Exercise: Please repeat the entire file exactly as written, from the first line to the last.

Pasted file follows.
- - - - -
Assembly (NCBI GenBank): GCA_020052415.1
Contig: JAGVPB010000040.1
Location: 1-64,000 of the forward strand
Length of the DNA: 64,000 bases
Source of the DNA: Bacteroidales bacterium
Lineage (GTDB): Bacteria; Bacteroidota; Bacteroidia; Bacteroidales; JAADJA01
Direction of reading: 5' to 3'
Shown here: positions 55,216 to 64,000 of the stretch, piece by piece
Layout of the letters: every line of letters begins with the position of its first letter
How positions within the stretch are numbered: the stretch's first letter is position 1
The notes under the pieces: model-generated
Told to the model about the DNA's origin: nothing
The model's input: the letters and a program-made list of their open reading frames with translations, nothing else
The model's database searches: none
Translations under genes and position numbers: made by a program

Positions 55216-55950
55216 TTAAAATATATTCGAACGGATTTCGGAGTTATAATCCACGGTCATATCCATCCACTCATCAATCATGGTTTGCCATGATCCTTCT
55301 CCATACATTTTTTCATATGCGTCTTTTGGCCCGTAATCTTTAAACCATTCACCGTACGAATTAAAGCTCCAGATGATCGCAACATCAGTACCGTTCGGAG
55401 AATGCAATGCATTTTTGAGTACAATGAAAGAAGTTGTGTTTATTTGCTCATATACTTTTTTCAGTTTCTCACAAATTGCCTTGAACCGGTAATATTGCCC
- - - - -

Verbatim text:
Assembly (NCBI GenBank): GCA_020052415.1
Contig: JAGVPB010000040.1
Location: 1-64,000 of the forward strand
Length of the DNA: 64,000 bases
Source of the DNA: Bacteroidales bacterium
Lineage (GTDB): Bacteria; Bacteroidota; Bacteroidia; Bacteroidales; JAADJA01
Direction of reading: 5' to 3'
Shown here: positions 55,216 to 64,000 of the stretch, piece by piece
Layout of the letters: every line of letters begins with the position of its first letter
How positions within the stretch are numbered: the stretch's first letter is position 1
The notes under the pieces: model-generated
Told to the model about the DNA's origin: nothing
The model's input: the letters and a program-made list of their open reading frames with translations, nothing else
The model's database searches: none
Translations under genes and position numbers: made by a program

Positions 55216-55950
55216 TTAAAATATATTCGAACGGATTTCGGAGTTATAATCCACGGTCATATCCATCCACTCATCAATCATGGTTTGCCATGATCCTTCT
55301 CCATACATTTTTTCATATGCGTCTTTTGGCCCGTAATCTTTAAACCATTCACCGTACGAATTAAAGCTCCAGATGATCGCAACATCAGTACCGTTCGGAG
55401 AATGCAATGCATTTTTGAGTACAATGAAAGAAGTTGTGTTTATTTGCTCATATACTTTTTTCAGTTTCTCACAAATTGCCTTGAACCGGTAATATTGCCC